On 8 December 1865, Jean Sibelius was born in Hämeenlinna, Finland. He would go on to become not just his country's best known composer, but one of the most influential and innovative voices of his age. Still as supremely popular with performers and audiences as he is revered by scholars, picking out just five of his exceptional output of orchestral works, chamber music, songs and choral works is a fairly invidious task. However, for those wanting to get into his music for the first time, may we humbly suggest the following, as we celebrate the great man's 150th birthday…
Symphony No. 5, Op. 82
Sibelius’s Fifth Symphony was premiered in Helsinki on 8 December 1915 – his 50th birthday – though he continued to revise it significantly until 1919. The symphony is unusual in its length, with just three movements lasting 33 minutes. The final movement features the famous swan theme, a magnificent thematic development that was inspired by an real encounter with a wedge of 16 swans in flight.
Violin Concerto in D minor, Op. 47
The 1904 premiere of Sibelius’s only concerto was a disaster. The violinist Sibelius had dedicated the work to was unable to travel to Finland, so Sibelius engaged violin teacher Victor Nováček, who was not an experienced soloist, to perform the premiere. After receiving such poor reception Sibelius revised the work extensively, and the revised version was performed by the Berlin Court Orchestra conducted by Richard Strauss a year later.
Finlandia, Op. 26
This tone poem was written in 1899 as part of the Press Celebrations Music suite – a series of works depicting Finnish history – and covertly intended to protest against increasing Russian censorship. The Finlandia Hymn was later reworked into a stand-alone piece, and is an important Finnish national song. With different words, the music is also used in the Christian hymn Be Still, My Soul.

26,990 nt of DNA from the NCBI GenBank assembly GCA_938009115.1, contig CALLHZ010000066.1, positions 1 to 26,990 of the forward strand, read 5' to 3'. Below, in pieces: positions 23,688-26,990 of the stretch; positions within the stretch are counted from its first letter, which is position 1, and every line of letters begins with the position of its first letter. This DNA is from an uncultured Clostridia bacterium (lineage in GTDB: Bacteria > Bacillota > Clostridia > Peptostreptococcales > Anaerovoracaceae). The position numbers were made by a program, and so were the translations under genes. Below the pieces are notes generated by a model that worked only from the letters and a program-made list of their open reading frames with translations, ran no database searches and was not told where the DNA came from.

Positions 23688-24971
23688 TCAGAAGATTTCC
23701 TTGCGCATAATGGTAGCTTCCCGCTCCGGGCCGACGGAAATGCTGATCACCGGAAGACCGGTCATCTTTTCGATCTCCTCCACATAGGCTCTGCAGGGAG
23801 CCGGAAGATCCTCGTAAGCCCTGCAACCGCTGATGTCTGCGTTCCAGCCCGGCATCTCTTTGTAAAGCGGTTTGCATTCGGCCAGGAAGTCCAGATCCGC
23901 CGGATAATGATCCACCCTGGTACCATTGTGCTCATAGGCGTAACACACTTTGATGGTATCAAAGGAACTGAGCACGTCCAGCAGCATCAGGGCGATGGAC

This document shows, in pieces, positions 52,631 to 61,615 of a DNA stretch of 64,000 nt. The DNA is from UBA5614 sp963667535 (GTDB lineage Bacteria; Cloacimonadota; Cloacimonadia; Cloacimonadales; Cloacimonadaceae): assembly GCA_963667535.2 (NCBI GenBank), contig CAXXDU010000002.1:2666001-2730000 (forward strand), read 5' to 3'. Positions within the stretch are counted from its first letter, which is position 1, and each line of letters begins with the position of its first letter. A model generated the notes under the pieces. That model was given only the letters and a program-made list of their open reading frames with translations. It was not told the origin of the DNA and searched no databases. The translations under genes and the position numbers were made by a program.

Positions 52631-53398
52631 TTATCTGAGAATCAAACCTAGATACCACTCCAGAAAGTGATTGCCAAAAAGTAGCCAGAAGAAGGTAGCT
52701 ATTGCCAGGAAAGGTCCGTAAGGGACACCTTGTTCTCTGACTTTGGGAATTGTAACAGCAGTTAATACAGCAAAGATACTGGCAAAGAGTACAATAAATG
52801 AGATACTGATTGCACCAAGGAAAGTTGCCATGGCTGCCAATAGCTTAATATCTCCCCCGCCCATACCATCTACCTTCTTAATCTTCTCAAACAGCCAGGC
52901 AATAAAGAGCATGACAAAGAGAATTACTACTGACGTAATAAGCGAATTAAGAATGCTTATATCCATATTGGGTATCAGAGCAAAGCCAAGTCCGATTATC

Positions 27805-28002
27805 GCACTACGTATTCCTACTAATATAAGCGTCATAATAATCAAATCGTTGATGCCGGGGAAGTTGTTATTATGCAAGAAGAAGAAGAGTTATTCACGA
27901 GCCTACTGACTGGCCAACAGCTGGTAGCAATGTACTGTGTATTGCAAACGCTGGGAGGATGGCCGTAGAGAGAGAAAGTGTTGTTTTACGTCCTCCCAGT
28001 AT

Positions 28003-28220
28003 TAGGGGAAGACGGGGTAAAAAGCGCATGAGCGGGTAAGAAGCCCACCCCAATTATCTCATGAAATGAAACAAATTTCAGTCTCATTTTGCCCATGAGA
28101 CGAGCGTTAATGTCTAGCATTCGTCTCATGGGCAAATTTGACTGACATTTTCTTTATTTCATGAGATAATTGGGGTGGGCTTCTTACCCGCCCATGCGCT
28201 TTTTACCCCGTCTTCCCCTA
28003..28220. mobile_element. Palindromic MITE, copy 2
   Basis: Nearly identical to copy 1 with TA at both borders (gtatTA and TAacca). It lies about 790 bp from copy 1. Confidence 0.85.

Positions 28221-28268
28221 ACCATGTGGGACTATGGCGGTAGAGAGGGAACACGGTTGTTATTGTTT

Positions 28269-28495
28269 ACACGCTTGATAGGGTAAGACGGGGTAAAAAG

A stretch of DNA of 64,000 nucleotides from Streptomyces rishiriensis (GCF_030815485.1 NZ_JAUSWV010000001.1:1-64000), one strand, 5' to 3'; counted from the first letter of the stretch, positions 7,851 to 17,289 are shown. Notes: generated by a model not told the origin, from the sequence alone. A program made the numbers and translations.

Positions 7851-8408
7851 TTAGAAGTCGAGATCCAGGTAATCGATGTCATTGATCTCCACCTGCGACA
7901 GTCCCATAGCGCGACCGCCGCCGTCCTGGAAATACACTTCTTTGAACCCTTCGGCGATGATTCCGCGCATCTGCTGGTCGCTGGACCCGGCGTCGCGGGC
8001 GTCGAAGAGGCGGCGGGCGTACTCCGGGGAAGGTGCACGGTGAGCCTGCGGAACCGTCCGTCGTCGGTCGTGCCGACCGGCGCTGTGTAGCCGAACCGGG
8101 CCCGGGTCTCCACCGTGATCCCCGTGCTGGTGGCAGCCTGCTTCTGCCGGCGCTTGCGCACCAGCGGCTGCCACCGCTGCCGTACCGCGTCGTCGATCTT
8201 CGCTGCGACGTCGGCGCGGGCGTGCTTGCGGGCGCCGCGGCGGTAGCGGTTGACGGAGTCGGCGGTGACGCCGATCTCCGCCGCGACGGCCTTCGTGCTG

Karelia Suite, Op. 11
Sibelius's Karelia Music was written in 1893 and was a grand affair, consisting of an overture, eight tableaux and two intermezzos. Disastrously, in 1945 Sibelius burnt the score of Karelia Music along with his Eighth Symphony, but at least we still have the three parts of it that make up the Karelia Suite that the composer had put together for a concert. These are a rousing Intermezzo, a more reflective Ballade and an upbeat Alla Marcia.
String Quartet in D minor, Op. 56 – Voces intimae
Our last essential Sibelius work has a happier tale. Inspired by his Latin title Voces intimae ('intimate' or 'inner' voices) Sibelius set about composing a string quartet with a truely conversational character. For once, he was satisfied with his work. In a letter to his wife he described the composition as 'Something wonderful. The kind of thing that brings a smile to your lips at the hour of death.'